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Transforaminal epidural injections are commonly given to patients with leg and/or back pain to relieve such pain and improve mobility without surgery.

During this procedure, a corticosteroid(anti-inflammatory medicine) is injected into the epidural space to reduce inflammation and pain.  For pain that can be ascribed to a single or multiple nerve roots, the transforaminal approach can be more selective and deliver more medication to the exact place that it is needed.

During this procedure, the patient is sedated but awake.  It is important that Dr. Reid and patient communicate during the procedure.  a small-gauge blunt needle is inserted into the epidural space through the bony opening of the exiting nerve root.  The needle is smaller in size than that used during a conventional epidural approach. The procedure is performed with the patient lying on their belly using fluoroscopic (real-time x-ray) guidance.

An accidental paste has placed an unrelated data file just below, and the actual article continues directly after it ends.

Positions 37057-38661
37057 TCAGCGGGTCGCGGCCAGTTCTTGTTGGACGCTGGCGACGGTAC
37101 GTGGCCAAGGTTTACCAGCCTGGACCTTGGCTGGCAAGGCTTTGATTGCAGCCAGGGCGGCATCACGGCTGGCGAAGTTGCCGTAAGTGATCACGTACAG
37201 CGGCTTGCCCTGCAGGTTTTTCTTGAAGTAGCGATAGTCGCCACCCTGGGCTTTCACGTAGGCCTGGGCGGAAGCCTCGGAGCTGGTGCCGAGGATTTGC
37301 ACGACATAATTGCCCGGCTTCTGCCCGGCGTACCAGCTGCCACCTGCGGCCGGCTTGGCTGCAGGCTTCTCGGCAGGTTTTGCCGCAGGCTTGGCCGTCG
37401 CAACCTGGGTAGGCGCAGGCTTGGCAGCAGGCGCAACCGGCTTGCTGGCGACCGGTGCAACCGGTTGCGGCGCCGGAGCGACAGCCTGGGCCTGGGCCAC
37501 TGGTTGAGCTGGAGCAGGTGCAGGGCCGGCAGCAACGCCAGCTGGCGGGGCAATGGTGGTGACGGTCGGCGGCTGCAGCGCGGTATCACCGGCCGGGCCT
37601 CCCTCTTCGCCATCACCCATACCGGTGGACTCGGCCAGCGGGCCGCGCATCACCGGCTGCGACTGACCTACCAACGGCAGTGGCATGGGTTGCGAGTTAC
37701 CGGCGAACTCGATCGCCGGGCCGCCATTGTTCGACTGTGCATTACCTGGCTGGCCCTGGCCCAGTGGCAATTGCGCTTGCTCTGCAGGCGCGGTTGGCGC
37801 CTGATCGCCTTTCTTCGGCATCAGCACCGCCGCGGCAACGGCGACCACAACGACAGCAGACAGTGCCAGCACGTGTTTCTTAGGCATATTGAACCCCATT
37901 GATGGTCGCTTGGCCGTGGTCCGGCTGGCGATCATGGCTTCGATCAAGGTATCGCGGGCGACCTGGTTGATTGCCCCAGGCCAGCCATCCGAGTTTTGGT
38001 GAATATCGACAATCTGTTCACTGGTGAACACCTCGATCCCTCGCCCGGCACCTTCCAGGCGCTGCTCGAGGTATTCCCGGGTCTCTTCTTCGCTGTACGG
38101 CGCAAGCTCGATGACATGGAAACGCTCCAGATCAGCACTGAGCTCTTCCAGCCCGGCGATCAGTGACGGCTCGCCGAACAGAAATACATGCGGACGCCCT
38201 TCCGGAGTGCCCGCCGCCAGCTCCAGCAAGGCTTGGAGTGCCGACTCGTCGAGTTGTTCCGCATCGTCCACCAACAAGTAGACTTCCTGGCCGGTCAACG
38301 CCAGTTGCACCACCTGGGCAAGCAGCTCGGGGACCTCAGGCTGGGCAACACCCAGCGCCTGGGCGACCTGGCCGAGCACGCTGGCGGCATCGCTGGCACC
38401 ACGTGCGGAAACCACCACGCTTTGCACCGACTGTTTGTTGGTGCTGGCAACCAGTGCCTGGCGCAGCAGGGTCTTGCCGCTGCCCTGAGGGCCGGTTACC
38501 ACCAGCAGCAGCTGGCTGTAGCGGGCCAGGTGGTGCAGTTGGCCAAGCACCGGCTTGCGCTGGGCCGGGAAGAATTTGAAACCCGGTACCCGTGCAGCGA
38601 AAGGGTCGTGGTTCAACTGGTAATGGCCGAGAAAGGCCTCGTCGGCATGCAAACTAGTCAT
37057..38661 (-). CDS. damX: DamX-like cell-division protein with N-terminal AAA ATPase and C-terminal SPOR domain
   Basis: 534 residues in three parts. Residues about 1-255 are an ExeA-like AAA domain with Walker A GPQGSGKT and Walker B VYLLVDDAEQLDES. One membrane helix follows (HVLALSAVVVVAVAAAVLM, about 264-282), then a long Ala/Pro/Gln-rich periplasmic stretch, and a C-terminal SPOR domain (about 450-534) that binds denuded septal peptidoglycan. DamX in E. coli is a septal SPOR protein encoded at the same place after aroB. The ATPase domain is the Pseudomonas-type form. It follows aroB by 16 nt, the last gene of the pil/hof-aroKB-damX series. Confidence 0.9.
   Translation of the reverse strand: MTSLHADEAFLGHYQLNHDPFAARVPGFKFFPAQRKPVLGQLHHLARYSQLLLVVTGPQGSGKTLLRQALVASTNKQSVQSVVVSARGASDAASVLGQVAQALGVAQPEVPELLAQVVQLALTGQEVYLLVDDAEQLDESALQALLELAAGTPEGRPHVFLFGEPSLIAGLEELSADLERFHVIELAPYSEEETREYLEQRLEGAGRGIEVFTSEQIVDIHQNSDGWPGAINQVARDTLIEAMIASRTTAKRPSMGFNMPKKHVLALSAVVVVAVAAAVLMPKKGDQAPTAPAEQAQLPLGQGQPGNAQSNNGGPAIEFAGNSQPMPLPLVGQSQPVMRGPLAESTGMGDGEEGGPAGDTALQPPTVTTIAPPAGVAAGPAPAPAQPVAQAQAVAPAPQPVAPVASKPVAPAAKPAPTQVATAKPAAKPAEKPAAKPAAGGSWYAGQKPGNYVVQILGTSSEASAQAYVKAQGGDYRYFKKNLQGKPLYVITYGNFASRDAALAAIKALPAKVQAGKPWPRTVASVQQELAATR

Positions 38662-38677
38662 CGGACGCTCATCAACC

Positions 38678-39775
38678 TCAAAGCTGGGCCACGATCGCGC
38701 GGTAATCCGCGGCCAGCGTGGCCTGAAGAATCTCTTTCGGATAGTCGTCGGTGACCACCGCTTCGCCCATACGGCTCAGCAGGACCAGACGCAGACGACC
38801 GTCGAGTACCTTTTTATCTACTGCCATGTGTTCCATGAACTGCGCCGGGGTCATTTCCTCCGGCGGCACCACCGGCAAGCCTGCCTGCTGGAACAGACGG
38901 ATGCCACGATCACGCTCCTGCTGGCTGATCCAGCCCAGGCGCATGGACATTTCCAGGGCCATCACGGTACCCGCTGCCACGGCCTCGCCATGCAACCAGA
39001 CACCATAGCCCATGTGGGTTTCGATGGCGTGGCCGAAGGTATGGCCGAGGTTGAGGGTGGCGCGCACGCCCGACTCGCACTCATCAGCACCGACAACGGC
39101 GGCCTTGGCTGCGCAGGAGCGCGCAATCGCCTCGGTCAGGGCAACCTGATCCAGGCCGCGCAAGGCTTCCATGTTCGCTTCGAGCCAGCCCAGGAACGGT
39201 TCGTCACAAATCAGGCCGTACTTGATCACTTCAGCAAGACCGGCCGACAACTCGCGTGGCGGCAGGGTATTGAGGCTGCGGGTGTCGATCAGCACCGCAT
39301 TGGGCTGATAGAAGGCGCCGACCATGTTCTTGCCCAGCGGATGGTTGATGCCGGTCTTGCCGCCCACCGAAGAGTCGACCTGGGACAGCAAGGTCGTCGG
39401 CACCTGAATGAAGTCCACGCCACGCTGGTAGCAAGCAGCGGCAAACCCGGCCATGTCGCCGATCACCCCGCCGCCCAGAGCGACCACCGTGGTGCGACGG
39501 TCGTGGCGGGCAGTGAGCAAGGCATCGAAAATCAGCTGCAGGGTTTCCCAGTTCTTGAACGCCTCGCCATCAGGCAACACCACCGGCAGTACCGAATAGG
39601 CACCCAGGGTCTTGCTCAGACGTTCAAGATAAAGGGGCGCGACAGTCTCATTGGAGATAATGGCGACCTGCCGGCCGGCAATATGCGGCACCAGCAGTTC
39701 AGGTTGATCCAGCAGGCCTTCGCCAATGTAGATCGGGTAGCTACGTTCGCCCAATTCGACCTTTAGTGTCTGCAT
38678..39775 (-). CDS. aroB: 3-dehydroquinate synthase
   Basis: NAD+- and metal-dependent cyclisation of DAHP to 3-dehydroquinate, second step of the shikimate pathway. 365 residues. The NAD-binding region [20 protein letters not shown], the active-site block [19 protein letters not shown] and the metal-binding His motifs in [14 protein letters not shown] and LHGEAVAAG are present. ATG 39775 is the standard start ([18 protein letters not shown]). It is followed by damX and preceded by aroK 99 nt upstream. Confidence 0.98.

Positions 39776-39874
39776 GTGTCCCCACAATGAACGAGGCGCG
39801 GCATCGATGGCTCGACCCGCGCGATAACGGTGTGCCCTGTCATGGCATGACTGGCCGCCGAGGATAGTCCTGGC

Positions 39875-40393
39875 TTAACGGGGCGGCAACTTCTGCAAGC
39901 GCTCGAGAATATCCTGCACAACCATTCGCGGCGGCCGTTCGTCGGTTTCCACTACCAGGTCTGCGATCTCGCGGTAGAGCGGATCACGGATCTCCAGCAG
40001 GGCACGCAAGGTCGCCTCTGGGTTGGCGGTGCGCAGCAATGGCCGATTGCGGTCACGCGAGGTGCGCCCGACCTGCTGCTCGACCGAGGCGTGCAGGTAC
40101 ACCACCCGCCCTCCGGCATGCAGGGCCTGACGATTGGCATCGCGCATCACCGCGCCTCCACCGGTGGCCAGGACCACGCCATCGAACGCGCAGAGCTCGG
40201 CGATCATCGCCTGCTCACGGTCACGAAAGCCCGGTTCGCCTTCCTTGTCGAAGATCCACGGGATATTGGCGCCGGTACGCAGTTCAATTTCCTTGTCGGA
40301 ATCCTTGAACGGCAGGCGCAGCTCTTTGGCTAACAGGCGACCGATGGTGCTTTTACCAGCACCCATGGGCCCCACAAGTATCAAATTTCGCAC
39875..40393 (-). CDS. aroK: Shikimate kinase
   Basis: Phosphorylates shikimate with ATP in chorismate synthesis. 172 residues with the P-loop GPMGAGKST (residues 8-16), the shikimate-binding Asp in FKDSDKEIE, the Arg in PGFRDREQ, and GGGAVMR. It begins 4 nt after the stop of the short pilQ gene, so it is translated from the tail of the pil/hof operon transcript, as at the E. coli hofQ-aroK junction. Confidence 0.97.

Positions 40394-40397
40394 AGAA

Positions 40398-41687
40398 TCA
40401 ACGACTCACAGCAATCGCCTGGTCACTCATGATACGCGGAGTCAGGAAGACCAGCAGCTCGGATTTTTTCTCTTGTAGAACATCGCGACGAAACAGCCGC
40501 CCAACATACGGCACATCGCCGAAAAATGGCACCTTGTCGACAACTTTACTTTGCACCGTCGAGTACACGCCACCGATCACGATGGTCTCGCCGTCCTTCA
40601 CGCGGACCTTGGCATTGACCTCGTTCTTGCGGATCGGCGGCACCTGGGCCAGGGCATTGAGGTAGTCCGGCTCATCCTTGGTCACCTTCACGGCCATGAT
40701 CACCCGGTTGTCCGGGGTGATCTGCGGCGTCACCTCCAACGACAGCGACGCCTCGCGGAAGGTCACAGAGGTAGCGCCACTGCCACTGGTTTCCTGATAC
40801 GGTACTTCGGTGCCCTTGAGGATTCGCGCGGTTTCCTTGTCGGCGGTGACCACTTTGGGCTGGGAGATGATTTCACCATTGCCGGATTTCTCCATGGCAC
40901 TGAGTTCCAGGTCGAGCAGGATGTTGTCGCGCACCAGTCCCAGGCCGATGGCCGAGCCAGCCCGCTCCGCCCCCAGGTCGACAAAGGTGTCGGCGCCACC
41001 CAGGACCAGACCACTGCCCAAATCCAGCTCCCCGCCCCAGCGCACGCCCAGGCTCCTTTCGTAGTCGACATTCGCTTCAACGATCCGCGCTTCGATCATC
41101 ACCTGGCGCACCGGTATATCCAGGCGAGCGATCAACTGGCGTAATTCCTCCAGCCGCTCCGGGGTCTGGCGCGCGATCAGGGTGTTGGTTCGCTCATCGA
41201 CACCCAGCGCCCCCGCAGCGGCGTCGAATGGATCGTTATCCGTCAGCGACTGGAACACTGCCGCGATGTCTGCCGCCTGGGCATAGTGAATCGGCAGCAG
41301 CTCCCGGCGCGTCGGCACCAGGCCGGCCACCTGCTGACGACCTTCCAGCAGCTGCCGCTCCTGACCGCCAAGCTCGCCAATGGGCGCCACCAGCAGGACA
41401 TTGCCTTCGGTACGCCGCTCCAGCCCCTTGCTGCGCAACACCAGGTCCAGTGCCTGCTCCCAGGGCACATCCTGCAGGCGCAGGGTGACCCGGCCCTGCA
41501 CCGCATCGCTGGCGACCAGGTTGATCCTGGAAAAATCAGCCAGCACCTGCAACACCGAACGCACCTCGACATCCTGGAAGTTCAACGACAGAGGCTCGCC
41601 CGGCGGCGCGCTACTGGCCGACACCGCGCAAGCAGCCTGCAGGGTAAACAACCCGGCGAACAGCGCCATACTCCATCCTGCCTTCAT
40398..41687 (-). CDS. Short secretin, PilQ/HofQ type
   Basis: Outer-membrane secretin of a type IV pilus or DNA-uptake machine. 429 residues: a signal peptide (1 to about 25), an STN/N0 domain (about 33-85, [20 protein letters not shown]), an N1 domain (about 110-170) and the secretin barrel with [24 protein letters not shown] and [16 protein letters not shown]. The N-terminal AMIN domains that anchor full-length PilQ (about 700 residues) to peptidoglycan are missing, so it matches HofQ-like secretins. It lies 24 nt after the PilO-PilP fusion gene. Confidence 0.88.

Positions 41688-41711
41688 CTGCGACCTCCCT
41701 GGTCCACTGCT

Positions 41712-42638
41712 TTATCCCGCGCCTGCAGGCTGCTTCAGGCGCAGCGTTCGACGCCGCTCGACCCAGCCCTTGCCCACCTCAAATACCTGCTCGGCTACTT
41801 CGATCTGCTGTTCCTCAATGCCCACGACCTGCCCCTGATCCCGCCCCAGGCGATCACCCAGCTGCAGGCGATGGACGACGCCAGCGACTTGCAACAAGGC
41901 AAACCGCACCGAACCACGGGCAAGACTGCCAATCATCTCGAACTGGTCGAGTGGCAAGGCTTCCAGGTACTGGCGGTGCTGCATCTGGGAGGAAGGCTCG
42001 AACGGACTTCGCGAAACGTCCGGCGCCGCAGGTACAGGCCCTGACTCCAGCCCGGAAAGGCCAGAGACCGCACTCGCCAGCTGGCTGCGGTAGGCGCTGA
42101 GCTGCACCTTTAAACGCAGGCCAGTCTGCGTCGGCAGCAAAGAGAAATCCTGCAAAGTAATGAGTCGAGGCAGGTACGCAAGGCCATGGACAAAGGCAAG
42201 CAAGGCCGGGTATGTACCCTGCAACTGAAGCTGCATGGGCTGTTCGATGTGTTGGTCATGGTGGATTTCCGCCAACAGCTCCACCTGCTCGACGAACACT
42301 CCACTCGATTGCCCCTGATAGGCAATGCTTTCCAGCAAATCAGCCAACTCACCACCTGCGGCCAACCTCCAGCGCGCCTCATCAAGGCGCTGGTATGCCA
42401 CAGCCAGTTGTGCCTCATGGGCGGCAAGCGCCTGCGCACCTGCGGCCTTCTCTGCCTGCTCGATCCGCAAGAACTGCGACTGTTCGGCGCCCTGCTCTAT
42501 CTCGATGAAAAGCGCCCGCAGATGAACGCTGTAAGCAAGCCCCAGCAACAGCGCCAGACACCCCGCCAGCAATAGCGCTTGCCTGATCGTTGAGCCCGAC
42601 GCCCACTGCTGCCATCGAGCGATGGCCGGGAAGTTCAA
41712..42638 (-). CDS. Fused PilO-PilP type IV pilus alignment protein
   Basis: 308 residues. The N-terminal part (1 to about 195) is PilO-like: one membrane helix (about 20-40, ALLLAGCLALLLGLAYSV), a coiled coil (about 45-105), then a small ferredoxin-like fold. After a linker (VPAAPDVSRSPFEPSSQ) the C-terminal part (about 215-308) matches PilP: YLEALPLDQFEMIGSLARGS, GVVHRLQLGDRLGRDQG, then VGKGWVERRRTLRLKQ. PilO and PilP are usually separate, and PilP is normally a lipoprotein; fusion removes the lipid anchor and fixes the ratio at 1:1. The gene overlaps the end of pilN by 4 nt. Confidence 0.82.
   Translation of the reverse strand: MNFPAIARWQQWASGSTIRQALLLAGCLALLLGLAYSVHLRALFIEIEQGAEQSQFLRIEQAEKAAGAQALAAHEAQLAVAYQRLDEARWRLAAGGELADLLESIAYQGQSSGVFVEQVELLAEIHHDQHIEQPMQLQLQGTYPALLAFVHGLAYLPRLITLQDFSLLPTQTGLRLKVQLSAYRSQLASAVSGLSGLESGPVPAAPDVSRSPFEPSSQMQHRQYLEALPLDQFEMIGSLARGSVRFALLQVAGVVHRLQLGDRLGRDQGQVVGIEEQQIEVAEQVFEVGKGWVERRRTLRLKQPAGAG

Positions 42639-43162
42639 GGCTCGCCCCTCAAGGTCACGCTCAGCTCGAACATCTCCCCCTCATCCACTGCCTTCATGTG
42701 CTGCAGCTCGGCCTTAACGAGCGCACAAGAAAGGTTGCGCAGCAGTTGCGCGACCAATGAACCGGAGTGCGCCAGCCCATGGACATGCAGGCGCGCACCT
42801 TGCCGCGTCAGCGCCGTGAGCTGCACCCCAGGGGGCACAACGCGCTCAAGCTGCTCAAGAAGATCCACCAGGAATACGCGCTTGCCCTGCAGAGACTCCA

Steroids usually take two or three days to start working, but can take as long as a week. Some patients have relief that lasts for years, while others have short-term relief. Usually a series of injections, often three, each spaced a week or two apart, are given.  Be sure to discuss your response to treatment with Dr. Reid.

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